These efforts, in conjunction with a brutal NATO bombing campaign, were successful in toppling the Libyan government, murdering Qaddafi, and largely destroying Qaddafi’s home town of Sirte. Rather than leading to the establishment of a democratic, peaceful government, the US/NATO intervention has caused Libya to become a failed state ruled by competing militias, with sections of the country falling under control of the Islamic State.
In Syria, the US and its allies have been supporting armed rebel groups in Syria that, just like the Islamic State, espouse Wahhabism. These groups have been attempting to overthrow the Syrian government led by Bashar al-Assad and set up a Wahhabi-inspired government of their own in Syria, and to cleanse Syria of all religious minorities. From early on in the Syrian civil war, many of these US and Gulf-backed groups began carrying out joint operations with al-Qaeda’s official affiliate in Syria, the Nusra Front, and have now been incorporated into an umbrella rebel group led by the Nusra Front itself.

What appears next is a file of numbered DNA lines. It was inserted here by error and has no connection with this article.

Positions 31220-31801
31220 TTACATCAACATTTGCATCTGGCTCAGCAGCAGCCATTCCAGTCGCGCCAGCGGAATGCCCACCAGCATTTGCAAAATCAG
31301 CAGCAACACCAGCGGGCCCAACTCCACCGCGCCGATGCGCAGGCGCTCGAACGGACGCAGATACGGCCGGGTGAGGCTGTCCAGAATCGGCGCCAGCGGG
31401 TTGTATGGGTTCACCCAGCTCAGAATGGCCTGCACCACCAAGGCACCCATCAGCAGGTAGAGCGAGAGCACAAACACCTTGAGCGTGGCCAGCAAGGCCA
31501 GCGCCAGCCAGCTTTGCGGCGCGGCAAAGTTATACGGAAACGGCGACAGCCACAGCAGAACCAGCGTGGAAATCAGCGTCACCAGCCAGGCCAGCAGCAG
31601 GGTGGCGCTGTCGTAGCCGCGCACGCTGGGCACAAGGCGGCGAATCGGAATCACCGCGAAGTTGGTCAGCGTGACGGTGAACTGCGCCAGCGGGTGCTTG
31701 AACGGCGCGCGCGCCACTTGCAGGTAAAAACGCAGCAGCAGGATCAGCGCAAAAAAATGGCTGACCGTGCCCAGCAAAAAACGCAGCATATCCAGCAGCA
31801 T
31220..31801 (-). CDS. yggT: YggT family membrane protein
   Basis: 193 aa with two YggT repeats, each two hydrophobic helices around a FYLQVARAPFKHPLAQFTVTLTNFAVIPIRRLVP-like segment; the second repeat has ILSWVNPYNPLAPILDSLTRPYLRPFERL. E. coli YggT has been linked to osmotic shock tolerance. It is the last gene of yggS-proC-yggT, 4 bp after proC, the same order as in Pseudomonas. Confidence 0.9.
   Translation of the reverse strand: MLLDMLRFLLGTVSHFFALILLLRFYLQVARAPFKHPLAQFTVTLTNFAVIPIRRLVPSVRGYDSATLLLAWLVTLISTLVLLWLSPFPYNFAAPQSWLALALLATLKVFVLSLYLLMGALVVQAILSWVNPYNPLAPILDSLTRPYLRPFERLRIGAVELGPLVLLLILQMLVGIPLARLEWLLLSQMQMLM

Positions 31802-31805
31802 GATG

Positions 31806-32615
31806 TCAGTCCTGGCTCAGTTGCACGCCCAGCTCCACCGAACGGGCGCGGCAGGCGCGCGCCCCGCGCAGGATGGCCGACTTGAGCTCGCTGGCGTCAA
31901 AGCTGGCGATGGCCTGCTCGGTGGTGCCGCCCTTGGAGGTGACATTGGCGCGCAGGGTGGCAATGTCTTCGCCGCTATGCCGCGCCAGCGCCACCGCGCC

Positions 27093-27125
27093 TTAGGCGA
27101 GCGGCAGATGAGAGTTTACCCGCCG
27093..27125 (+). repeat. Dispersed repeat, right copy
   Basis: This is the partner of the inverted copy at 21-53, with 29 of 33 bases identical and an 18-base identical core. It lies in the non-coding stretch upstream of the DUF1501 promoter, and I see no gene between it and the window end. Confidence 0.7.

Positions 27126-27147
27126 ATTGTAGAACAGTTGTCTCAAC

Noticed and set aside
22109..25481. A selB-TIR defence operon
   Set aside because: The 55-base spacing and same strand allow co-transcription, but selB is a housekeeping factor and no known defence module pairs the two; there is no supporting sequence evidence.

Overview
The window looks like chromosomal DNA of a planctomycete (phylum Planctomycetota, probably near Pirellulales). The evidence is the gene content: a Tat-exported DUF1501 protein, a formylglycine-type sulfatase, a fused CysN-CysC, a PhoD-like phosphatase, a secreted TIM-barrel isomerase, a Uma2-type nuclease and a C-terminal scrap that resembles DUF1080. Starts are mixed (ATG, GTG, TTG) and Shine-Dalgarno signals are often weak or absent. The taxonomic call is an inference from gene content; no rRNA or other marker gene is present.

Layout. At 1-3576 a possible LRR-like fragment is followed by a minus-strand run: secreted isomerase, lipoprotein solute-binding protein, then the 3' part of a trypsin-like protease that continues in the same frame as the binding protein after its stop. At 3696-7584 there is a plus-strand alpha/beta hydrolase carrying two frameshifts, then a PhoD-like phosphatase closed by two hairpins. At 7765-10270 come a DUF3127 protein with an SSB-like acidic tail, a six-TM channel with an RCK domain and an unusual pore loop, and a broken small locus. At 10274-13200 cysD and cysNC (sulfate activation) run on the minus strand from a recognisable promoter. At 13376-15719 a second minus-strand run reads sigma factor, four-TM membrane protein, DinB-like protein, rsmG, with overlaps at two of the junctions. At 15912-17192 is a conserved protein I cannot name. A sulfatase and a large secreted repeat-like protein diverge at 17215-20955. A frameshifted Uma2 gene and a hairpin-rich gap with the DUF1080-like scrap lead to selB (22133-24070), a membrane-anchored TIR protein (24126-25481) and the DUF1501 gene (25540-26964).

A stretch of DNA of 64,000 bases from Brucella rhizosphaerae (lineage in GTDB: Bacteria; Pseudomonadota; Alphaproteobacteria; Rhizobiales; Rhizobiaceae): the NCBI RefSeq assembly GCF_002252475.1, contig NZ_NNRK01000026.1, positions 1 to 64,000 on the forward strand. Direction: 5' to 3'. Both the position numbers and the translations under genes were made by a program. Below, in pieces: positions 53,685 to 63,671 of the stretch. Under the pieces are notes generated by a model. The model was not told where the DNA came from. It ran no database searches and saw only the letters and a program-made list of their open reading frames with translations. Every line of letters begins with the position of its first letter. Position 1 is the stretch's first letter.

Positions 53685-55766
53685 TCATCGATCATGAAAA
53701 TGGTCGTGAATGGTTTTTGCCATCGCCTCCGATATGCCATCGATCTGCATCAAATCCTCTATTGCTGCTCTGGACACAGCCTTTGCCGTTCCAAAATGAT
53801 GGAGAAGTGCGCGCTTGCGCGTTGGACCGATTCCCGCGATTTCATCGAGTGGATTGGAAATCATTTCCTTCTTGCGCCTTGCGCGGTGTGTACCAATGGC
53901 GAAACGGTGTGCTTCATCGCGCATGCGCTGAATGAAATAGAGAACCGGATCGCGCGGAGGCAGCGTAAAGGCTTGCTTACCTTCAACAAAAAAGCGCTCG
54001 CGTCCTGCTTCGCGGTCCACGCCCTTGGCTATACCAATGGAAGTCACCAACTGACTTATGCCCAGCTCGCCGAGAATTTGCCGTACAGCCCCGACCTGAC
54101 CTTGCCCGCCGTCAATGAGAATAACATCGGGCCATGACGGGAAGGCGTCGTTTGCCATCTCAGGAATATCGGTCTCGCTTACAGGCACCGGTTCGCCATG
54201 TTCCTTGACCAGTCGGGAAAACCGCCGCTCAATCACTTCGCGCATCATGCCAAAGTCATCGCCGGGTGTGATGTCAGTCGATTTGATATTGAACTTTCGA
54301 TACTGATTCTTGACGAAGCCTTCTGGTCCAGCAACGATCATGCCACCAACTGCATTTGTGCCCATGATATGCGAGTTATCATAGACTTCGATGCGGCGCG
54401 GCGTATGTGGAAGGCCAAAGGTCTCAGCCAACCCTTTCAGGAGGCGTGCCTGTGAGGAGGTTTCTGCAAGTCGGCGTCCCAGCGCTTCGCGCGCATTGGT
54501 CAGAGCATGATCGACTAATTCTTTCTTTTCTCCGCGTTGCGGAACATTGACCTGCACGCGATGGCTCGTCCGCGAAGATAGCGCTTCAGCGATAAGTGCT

Though US-backed rebels in Syria were able to militarize and Islamize the Syrian uprising, they have not been able to overthrow the Syrian government or force Bashar al-Assad from power. Instead, the uprising has morphed into a bloody civil war that is now reaching its sixth year, with average Syrians suffering greatly as a result. Perhaps hundreds of thousands have died, and millions have been displaced, whether outside the country as refugees, or to other parts of Syria.